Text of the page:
Tuomas: I can take this. Somebody at some point said that if we look at all the processes that a company has, that's a list of all the failures that the company has had. Whenever somebody messes up, that's when a new process is born. So the more processes, the more mess-ups you've had. That being said, that's actually pretty true. Process stems out of the need to fix something, fix a current problem that you see as a risk in the future as well. If you can find other ways that don't involve processes, those are always better. Nobody wants to have a list of a hundred different processes in mind. If you can automate that, even better. If you can lint out the user job of something that you don't want anybody to use, then it's an automated processes and you can sort of educate people at the same time, and the linter can point you to some documentation saying, "Here's why we don't allow this. Please read up on it," and that's the best kind of process. But yeah, you sort of want to keep at a minimum 'cause that usually involves bureaucracy, as well.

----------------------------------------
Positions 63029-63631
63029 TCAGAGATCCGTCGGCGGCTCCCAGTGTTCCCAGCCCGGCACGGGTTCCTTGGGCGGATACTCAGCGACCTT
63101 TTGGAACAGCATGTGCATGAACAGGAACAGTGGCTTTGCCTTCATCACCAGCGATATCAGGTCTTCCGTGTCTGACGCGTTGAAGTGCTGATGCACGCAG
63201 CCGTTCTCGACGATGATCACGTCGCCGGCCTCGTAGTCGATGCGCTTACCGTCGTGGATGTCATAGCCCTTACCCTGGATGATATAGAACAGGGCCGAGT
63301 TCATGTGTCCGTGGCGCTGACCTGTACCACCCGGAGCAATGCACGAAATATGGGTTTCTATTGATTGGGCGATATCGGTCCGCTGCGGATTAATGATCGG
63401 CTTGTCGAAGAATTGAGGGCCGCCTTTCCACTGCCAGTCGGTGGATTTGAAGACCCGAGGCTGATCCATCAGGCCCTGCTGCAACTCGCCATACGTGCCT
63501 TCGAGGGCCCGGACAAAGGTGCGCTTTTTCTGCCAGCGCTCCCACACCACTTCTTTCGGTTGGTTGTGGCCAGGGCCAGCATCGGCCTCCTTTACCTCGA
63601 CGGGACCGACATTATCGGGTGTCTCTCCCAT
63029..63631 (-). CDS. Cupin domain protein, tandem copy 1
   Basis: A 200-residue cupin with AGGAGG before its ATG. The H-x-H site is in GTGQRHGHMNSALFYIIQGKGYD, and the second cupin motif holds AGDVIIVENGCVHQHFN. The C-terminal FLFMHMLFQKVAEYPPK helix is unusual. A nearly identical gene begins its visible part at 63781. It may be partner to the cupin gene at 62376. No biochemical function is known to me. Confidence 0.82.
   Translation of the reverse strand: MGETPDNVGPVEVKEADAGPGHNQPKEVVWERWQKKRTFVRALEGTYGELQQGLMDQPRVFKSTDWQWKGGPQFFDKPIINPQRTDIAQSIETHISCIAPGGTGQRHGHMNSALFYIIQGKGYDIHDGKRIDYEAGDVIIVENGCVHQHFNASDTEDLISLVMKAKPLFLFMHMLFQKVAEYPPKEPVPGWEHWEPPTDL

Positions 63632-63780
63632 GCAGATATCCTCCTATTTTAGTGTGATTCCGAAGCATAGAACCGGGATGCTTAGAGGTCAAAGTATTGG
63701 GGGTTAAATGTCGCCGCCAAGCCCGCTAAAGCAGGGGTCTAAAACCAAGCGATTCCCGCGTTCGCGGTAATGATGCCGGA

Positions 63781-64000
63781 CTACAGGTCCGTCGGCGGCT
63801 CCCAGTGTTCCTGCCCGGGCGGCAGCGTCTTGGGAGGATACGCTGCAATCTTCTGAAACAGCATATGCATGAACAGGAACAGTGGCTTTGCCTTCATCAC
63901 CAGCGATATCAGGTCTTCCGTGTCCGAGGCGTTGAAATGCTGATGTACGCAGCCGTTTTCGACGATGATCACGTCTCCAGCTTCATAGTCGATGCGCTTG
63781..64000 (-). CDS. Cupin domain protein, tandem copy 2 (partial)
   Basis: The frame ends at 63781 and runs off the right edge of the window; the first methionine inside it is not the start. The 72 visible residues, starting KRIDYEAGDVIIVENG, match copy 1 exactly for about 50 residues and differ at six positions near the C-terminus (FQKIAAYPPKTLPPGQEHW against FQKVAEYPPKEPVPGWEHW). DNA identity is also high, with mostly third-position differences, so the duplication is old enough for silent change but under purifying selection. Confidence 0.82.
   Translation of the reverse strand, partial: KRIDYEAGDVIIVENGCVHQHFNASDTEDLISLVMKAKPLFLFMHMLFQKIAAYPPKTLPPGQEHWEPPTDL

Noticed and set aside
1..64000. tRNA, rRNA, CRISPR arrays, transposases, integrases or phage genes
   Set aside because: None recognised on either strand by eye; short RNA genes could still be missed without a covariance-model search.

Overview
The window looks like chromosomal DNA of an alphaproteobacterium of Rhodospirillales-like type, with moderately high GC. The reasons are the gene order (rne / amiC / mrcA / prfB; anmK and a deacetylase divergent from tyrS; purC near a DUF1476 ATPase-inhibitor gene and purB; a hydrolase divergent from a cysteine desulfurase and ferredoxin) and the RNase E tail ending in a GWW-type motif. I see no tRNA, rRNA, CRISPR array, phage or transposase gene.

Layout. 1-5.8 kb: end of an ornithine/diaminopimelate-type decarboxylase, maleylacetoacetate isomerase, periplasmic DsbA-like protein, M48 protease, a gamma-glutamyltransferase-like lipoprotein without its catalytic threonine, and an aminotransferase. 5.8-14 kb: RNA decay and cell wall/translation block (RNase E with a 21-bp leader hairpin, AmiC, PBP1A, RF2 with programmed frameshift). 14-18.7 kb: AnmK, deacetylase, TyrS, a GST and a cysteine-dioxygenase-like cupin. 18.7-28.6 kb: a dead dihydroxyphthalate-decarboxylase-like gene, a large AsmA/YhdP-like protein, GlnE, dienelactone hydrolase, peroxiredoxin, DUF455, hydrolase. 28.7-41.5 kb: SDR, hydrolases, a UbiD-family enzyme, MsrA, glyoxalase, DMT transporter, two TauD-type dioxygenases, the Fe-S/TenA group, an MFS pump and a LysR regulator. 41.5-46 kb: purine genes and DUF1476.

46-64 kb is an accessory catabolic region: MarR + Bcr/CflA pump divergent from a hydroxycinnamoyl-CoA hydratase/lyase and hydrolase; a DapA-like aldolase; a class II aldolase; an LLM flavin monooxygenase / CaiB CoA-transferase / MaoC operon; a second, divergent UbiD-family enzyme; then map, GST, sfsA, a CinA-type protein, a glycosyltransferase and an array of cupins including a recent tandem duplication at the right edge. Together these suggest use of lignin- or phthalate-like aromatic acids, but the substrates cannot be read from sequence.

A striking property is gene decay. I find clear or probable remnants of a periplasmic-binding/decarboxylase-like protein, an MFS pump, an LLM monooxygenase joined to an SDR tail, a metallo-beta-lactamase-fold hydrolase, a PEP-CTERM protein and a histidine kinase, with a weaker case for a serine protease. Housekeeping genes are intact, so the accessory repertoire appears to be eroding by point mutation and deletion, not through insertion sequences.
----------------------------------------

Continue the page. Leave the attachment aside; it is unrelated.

Kamilah: Yeah, on the learning app, for example, we only have five iOS developers. We just have the one ACL, you only need to get one ship-it, there's not the same sort of process as there is on the main app. But at the beginning of the year there were like 50 people who could approve your code check in and you could just check in anywhere and break something. It could be like somebody else from some other team approves someone to change something in your part of the app, and then someone's like, "How did this get in?" Right? And we had a series of things around that and there was also a lot ... This is actually not just for the iOS app, this is actually a company-wide initiative that they did to cut down the number of people who were allowed to approve any piece of code. The basic rule of thumb was; “If there is more than five people, this is not okay. You need to figure out how to break it down, find five owners. Break apart your project. Whatever you need to do to increase the feeling of ownership.” This is so that if you're approving a change to the code, it’s because you feel some sense of ownership over that section of the code. And so as Tuomas was saying, it definitely came out of necessity, for sure.